# Vertex Cover as NP-Complete

Vertex cover of Graph G = (V, E) is set of vertices such that any edge (u, v) ∈ E, incident to at least one vertex in the cover. In other words, vertex cover is a subset of vertices V’ ∈ V such that if the edge (u, v) ∈ E then u ∈ V’ or v ∈ V’.

The size of the cover is a number of vertices in V’. Vertex cover problem is to find out such minimum size cover. A decision problem is to check if given graph has vertex cover of size k.

• The simplest way of finding the vertex cover of graph G = (V, E) is to randomly select the edge (u, v) ∈ E and delete adjacent edges of u and v. Repeat the procedure until the cover is found. For example, consider the following graph.
• Let S represents the solution set. Initially, S = { }

Step 1: Select any random edge, let us select the edge

<1, 2> as shown in the Fig. 8.5.2. Remove the incident edges of vertex 1 and 2.

So, S = {1, 2}

• Still few edges are not adjacent to vertices in S, so go on.

Step 2 : Let us now select edge <5, 6>. Remove adjacent edges to vertex 5 and 6.

So, S = {1, 2, 5, 6}

• Still few edges are not adjacent to vertices in S, so go on.

Step 3 :  Let us now select the edge <3, 7>. So

S = {1, 2, 3, 5, 6} and all the edges are adjacent to at least one vertex in S.

So S is the cover of graph G.

However, S is the cover of the graph but it may not be the minimum. Instead of selecting edge <5, 6> in step 2, if we would have selected edge <3, 6>, it would have resulted in a minimum number of vertices.

## Theorem: Vertex cover is NP-complete

Proof:

To demonstrate that Vertex Cover is NP-complete, we must first demonstrate that the problem can be represented in NP and that it can be reduced to an NP-hard form using an NP-complete problem.

To begin, we will demonstrate that it is possible to have Vertex Cover in NP. A collection of vertices that completely covers the graph’s edges would be eligible for the Vertex Cover certificate. It is not difficult for us to determine, in a timescale that is polynomial, whether or not a particular set of vertices covers all of the edges in the graph. As a result, NP contains the Vertex Cover.

The next step is to demonstrate that an NP-hard problem, such as Vertex Cover, can be reduced to an NP-complete problem, such as 3SAT. The reduction will demonstrate that it is possible to convert an instance of 3SAT into an instance of Vertex Cover in a time that is polynomial.

If we have an instance of 3SAT with n variables and m clauses, then the following steps should be taken to construct a graph G with 2n vertices and 3m edges:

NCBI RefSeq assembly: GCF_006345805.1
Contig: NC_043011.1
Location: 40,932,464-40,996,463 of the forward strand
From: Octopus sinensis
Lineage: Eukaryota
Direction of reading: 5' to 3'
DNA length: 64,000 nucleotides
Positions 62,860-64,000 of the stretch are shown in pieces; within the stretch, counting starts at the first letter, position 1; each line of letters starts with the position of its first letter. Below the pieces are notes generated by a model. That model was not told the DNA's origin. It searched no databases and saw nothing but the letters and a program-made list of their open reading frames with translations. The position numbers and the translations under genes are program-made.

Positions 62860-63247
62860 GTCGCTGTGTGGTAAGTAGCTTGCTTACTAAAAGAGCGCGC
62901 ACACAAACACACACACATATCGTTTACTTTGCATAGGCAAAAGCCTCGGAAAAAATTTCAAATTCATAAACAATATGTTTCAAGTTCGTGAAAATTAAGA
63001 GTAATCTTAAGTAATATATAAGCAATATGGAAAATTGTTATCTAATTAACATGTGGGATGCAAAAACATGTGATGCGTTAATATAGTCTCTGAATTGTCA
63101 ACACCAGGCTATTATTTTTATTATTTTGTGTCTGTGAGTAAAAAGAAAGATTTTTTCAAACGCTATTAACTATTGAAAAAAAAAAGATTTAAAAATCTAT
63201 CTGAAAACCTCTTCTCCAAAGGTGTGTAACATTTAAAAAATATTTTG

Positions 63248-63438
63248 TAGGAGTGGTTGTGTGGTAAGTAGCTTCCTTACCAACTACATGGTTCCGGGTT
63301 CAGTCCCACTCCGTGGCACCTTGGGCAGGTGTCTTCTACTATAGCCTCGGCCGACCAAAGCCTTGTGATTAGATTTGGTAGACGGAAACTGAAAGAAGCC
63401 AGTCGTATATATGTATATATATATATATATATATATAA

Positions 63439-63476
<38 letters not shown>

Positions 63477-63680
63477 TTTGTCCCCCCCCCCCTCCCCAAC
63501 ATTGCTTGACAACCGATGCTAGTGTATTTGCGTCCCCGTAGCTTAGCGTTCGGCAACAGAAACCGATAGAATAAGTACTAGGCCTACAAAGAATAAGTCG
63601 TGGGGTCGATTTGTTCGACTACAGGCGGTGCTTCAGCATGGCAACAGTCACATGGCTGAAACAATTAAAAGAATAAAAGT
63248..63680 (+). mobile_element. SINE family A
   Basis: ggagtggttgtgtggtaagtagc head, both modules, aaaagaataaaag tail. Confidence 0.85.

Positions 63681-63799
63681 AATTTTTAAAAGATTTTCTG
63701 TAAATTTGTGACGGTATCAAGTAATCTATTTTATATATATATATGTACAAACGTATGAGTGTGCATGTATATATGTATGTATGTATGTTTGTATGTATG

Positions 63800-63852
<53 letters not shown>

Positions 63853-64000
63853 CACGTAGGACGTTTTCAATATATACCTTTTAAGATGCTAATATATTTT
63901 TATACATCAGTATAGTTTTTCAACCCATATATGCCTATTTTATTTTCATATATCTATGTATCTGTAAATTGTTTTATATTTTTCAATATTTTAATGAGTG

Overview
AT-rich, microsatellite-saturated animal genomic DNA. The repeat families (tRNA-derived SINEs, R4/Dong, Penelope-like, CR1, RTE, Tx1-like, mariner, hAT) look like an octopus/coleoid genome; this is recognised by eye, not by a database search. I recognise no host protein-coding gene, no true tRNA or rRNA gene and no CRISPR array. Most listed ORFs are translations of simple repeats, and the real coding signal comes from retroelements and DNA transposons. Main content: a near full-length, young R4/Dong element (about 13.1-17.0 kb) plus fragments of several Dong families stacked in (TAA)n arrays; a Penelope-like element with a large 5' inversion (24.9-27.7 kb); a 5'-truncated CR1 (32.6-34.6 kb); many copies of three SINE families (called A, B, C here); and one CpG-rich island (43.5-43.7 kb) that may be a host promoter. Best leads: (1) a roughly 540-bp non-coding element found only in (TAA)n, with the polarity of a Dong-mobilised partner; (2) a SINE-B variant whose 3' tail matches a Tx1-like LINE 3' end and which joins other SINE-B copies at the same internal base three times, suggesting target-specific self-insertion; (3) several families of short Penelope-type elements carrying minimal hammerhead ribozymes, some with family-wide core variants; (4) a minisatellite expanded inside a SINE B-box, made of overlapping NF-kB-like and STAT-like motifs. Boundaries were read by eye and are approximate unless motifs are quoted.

• Create two vertices, one positive and one negative, for each variable xi. These vertices will represent the positive and negative occurrences of xi, respectively.
• Create a triangle with three vertices labelled uj, vj, and wj for each clause Cj in the sentence.
• Add an edge between vi‘ and either uj, vj, or wj, depending on whether xi appears positively, negatively, or not at all in Cj, for each clause Cj that contains the literal xi. This edge should be present for each clause Cj that contains xi.
• Add an edge between vi and either uj, vj, or wj, depending on whether xi appears negatively, positively, or not at all in Cj, for each clause Cj that contains the literal ¬xi. This applies to each clause Cj that also contains the xi.

It is possible to complete the construction of graph G in a polynomial amount of time. We will be able to demonstrate that this graph possesses a vertex cover of size k if, and only if, the initial instance of 3SAT can be satisfied.

Let’s say that the first instance of 3SAT is satisfiable, meaning that there is a satisfying assignment that can be used to assign values to all n variables. We are able to construct a vertex cover with the size k = 2m + n by including all of the vertices that correspond to the literals in the clauses that were satisfied, as well as all of the vertices that correspond to the variables that were assigned true.

On the other hand, let us assume that G possesses a vertex cover with the size k = 2m + n. It is possible for us to demonstrate that this vertex cover must contain precisely one vertex from each triangle that corresponds to a clause Cj. Since there are three vertices in each triangle, there must be exactly three vertices in the vertex cover that come from each clause. This is a requirement. In addition, we are able to demonstrate that the vertex cover must contain exactly a single instance of either vi or vi‘ for each variable xi. If both vi and vi‘ were to be included, we would need to include at least one of uj, vj, or wj for each clause Cj that contains xi or ¬xi; however, doing so would result in a vertex cover that is at least 3m + 2n in size, which is greater than k. Therefore, depending on whether xi or ¬xi is included in the cover, the vertex cover must include exactly one of vi or vi‘ for each variable xi. This requirement applies regardless of whether xi or ¬xi is present. After that, we are able to construct an assignment that satisfies our needs by giving the value true to the variables that correspond to the vertices in the cover that correspond to vi and giving the value false to the variables that correspond to the vertices that correspond to vi‘. This will give us the result that we are looking for.

This reduction demonstrates that Vertex Cover is an NP-hard problem, and given that we have already demonstrated that it falls within NP, it follows that Vertex Cover is an NP-complete problem.